I am very proud of Amanda Tyler, a student at Quanah High School. Amanda wrote the following poem which has been published. I think it is a very big accomplishment when one of our students gets published so please join me in congratulating Amanda. Amanda we are so very proud of you. I hope all of you enjoy her poem as much as I have.
Conspiracy to commit a crime
I don’t even know why you waste your time
For life and death, farewell, we part
A stick, a stab direct o your heart
Plans and thoughts turn into murder
With police in the way, it gets much harder
Police and paramedics storm the scene
The knife you have is no longer clean
Caught red-handed in the middle of your scheme
Covered in blood and dirt from the bury
For now and forever, a burden you will cary
For many years I have had a concern over parental involvement. I have always known you had to have parental involvement for a district to be successful. As I learned back in the 80’s that good parental involvement is one of the correlates of an effective school. I guess my concern has been how much is enough and how do you know when a district has good parental involvement. Just recently, I began to look at it from a different angle. Instead of trying to get more parental involvement or determine if we had good parental involvement, I ask myself what is my definition of parental involvement. This really started the thinking cogs to turning. First I asked what is not parental involvement. Is parental involvement getting parents to work in the concession stands, participate in fund raising activities, showing up at open house, or joining the PTO and booster clubs? Although these activities are vital to a successful school, I don’t think this is the parental involvement that will make a difference in a child’s education. The parental involvement that will make a difference in a child’s education is parents getting involved on the individual student level.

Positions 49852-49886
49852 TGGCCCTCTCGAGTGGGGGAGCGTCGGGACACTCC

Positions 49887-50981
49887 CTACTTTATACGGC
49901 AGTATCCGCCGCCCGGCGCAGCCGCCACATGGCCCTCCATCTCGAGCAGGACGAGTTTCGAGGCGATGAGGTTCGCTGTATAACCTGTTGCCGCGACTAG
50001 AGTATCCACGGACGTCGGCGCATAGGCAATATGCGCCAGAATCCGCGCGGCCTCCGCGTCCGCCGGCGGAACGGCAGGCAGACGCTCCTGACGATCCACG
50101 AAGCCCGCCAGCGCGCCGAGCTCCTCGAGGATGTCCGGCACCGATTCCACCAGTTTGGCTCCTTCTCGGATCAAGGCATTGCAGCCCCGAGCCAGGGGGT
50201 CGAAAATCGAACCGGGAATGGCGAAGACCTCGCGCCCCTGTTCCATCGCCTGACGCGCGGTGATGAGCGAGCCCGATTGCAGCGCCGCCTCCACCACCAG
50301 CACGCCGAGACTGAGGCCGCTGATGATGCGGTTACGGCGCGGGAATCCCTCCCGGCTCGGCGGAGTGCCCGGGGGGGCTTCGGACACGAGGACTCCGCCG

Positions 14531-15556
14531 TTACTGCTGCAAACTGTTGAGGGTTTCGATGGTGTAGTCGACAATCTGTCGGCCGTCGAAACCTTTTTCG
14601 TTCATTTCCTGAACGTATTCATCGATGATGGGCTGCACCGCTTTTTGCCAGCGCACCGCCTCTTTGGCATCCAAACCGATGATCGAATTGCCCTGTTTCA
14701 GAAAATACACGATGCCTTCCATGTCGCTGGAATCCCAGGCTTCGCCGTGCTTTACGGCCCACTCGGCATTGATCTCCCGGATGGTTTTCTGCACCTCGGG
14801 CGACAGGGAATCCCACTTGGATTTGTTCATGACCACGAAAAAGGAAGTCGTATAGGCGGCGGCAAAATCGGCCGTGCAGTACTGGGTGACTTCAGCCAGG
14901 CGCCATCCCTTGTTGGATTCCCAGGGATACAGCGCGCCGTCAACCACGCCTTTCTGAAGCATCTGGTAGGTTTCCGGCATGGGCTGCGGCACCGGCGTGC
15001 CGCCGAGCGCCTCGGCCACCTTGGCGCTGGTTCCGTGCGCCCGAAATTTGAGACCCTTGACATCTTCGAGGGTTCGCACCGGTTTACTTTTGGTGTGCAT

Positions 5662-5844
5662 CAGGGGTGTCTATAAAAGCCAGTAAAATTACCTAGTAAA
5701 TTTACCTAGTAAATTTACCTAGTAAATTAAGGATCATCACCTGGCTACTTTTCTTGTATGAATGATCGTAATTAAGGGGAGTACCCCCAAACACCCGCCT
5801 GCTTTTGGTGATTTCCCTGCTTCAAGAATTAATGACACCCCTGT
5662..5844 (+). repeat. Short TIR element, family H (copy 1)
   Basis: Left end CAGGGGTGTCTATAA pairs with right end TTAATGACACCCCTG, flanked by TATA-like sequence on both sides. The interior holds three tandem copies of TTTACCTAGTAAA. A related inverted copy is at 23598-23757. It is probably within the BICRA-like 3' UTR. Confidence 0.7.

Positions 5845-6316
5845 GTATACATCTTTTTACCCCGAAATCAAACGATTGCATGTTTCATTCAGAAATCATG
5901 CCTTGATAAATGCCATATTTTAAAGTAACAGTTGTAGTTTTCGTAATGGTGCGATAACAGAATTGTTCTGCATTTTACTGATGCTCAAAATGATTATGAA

Here is what I mean by that. If you as a parent want to make a difference in your child’s education, you must get involved in what is taking place in your child’s classroom. You must know what your child is being taught. You must know what homework assignments you child is completing or not completing. You must make sure your child is studying for tests. You must make sure your child is doing their homework every night. You must know how your child is behaving in the classroom. You must understand your child’s study habits and help them to develop good study habits. You must make sure your child is taking care of the business at hand on a daily basis.
What can the teacher do to foster this parental involvement? Every teacher has a conference period in their daily schedule to communicate with parents. Every teacher has a blog to make their classroom more transparent so parents can know what is taking place on their classroom. The electronic grade book has a parent portal that can be setup so each parent can know what their child’s grades are and if any assignments are missing. This parent portal must be setup each school year. So if parents are thinking the parent portal was setup last year and will carry forward, it doesn’t work that way so parents must set it up again at the beginning of each school year. If you as a teacher have students who are struggling in your classroom or not tending to business, it is your responsibility to make sure parents are aware of this. You should never assume that a parent knows their child is making bad grades. It is a tragedy when a student fails a course for the six weeks and parents were never notified ahead of time that there was a problem. Who better than a child’s parent can help you get a student to complete assignments and work harder in your classroom? When a student learns that the teacher and the parent are on the same team and communicating, that student usually tends to work harder in your classroom.